IFRC launches measures to make emergency fund ‘more agile, efficient, localized’
By the Climate Centre
A two-year process of consultation and development intended to make its Disaster Response Emergency Fund* ‘more agile, efficient and localized’ came to fruition at the end of last month, the IFRC announced.
DREF Evolution will play a key role in a world where humanitarian needs are “growing exponentially”, with the nearly 40-year-old fund “evolving to meet those needs to anticipate and respond to bigger and more complex crises,” it added.
The DREF Evolution process involved National Societies, a steering group, and technical teams working on a blueprint that now encompasses “strategic positioning, growth, and accountability,” as well as “operational evolution with more agility, flexibility, and new ceilings.”
Grants and loans totalling up to 2 million Swiss francs will be available for red emergencies and 1 million Swiss francs for orange (second-order) emergencies, and there will be generally higher ceilings and longer timeframes for slow-onset and drawn-out crises such as droughts and economic collapse.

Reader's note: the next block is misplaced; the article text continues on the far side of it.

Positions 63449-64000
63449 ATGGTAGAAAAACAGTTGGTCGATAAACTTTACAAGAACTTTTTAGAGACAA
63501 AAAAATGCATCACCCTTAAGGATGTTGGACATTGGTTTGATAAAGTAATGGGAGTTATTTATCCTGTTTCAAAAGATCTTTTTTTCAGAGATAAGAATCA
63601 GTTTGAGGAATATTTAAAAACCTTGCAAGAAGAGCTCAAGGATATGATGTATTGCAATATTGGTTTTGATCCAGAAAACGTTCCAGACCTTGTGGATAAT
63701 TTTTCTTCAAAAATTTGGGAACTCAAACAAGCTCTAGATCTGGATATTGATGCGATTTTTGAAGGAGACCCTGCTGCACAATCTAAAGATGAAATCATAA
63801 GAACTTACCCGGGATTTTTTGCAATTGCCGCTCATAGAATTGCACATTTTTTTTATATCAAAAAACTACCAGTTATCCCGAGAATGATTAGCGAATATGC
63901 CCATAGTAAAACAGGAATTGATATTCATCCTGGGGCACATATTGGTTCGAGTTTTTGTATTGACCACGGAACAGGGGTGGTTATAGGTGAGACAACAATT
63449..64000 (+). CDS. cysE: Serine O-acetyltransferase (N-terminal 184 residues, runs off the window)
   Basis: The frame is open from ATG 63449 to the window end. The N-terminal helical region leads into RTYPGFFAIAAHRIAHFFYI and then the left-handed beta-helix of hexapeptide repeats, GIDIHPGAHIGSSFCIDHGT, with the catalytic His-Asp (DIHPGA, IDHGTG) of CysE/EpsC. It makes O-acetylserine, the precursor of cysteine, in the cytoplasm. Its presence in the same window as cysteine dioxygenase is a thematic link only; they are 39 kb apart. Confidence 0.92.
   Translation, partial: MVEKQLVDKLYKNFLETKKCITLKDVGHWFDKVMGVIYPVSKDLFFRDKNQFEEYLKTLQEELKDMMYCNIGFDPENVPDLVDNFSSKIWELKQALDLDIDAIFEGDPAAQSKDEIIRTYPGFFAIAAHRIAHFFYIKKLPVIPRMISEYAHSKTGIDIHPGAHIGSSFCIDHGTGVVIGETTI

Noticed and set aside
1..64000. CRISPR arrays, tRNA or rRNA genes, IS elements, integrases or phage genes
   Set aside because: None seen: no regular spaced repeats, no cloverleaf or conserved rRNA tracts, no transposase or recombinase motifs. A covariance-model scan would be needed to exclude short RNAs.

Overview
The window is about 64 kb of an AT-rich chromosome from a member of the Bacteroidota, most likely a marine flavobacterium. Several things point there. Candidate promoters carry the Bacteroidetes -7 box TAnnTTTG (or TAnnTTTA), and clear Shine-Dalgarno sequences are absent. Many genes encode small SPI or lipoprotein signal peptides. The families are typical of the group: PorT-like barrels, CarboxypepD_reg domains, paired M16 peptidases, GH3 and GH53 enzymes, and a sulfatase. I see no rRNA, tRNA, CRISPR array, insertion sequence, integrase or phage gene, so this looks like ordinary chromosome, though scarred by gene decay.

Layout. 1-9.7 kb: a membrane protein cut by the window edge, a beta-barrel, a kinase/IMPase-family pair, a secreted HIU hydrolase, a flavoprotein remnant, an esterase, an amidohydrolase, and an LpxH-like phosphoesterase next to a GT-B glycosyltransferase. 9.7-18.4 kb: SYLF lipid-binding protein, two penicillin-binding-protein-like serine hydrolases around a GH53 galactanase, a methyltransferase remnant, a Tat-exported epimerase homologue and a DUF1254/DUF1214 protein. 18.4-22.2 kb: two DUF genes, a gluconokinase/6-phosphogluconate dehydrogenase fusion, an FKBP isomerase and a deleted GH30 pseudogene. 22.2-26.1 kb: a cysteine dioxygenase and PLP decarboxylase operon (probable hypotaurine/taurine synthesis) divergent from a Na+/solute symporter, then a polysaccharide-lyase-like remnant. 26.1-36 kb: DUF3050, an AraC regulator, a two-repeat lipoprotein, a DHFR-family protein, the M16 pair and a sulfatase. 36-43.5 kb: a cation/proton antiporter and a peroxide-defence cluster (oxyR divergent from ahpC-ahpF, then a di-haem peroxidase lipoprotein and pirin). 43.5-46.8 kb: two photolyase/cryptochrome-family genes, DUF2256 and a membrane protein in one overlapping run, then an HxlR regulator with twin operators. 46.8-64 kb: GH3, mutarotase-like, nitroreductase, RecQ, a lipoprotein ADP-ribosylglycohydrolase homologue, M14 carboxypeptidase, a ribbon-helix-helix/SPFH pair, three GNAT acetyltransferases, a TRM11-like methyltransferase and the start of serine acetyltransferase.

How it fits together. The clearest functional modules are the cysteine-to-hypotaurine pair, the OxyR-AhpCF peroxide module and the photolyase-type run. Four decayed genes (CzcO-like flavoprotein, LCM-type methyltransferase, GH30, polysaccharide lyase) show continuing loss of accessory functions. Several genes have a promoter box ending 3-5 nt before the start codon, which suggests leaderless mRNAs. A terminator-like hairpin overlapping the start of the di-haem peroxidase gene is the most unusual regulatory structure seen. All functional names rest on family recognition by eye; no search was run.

The application process for a DREF allocation was simplified and digitized, now done online via the IFRC’s well-known GO Platform; the DREF team has also been expanded with the addition of DREF focal-point positions in each regional office.
In financial terms, the DREF ambition is to raise an average total yearly contribution of 100 million Swiss francs by 2025; DREF recently reached 46.5 million Swiss francs so far in 2022 – up from the 2021 total of 42 million.
Since the fund was set up in 1985, it has assisted at least 112 National Societies dealing with the full spectrum of humanitarian emergencies, including the idea of “imminent disaster”, a precursor to today’s anticipatory action, and disbursed a total of half a billion Swiss francs to benefit 120 million people.
*Formerly the Disaster Relief Emergency Fund. For more information, please consult the DREF page on the IFRC website.
Nigeria is currently facing its worst floods in a decade, with millions of people affected and many of them displaced. A DREF grant for nearly 140,000 Swiss francs in July for the Nigerian Red Cross (pictured) was followed by a further anticipatory grant of nearly 110,000 CHF in September as the situation worsened. (Photo: Nigerian Red Cross via IFRC)